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Old 17th October 2008, 11:07 PM   #1
wicho is offline wicho  Puerto Rico
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Question snubber p.s.

hi everyone:
i would like to know what is a "snubber" power supply versus a "regular" power supply (trans/bridge/caps) and can a regular power supply can be used with a gainclone??

thanks for the help
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Old 17th October 2008, 11:14 PM   #2
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I think by "regular" power supply you mean without snubber, so here goes. A "regular" power supply consists of rectifier bridge(s) and smoothing/reservoir capacitors. A snubber is (usually?) a resistor in series with a small capacitor, parallel with the larger smoothing/reservoir capacitors. My research indicates that snubbers are used mainly with larger capacitors to reduce capacitor inductance and/or reduce diode ringing (high frequency noise that larger capacitors don't smooth as well).

You can use any kind of power supply you want with a chip amp, provided it's got the right voltage and current for your particular project. Voltage is determined by a combination of the chip you are using and the speaker impedance you want to drive. Current is determined by the power output at the specified voltage.

Certain types of power supply have better characteristics for audio applications. For example, most people here seem to prefer either unregulated (simple) or regulated (not as simple). Other options include switch mode power supplies (SMPS).
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Old 18th October 2008, 04:26 AM   #3
Cruzs is offline Cruzs  Indonesia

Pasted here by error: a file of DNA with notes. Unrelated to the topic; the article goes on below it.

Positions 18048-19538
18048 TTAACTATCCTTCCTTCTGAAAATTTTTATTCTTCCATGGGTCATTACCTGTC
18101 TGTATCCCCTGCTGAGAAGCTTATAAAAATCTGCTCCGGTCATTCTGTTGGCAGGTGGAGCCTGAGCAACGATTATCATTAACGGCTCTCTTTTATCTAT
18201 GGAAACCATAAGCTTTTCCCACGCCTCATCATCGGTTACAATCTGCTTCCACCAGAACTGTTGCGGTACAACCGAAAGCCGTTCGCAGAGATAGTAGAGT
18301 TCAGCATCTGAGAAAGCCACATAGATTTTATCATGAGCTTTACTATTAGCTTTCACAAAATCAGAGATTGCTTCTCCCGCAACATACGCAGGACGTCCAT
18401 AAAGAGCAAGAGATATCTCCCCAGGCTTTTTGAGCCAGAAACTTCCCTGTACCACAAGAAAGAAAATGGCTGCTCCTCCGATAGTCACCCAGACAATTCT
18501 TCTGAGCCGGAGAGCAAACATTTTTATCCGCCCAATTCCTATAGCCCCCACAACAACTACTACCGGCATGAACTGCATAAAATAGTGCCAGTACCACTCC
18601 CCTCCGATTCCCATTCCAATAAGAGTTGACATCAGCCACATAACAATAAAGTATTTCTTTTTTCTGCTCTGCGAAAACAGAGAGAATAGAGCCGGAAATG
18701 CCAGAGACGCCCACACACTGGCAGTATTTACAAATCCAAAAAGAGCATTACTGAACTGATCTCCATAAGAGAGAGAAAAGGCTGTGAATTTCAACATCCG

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Question Snubberized PS using 35V-CT-35V Transformer

I've heard the "power" of snubberized PSU on chip-amp, can it be implemented for MOSFET amps?

Can anyone make a calculation to make snubberized PSU using
35V-CT-35V transformer to get +50VDC/0/-50VDC ?
The big elco would be 2x (12000uF/63V) on each rail of PSU.



Thanks.
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Old 18th October 2008, 07:29 AM   #4
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While snubbers have little to do with power, they can be implemented almost anywhere across complex impedances.

The standard snubber for rectifiers and big capacitors consists of a 100 nF capacitor, where an additional resistor to set the filter quality and/or limit the current through the capacitor is omitted, or a varistor.

If you want to calculate the "optimum" snubber, you have to
  • - measure your PSU's resistance, capacitance and inductance.
    - calculate the corresponding resonant frequency.
    - calculate a snubber as if it were a notch filter for that frequency.
Search for Jim Hagerman's document "Calculating Optimum Snubbers", if you are interested in that topic.

The alternative is to determine the correct snubber values empirically, i. e. by Trial-&-Error like CarlosFM did with this result. Searching the forum for "CarlosFM" or "snubberized power supply" or both will turn up different versions and many threads with theories and attempts at explanations.
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Old 18th October 2008, 03:50 PM   #5
wicho is offline wicho  Puerto Rico
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so i guess that a snubber is just a regular ps with a hi freq. filter?
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Old 18th October 2008, 07:01 PM   #6
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Yes, in this case the snubber is an HF filter.
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Old 18th October 2008, 07:18 PM   #7
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Quote:
Originally posted by wicho
so i guess that a snubber is just a regular ps with a hi freq. filter?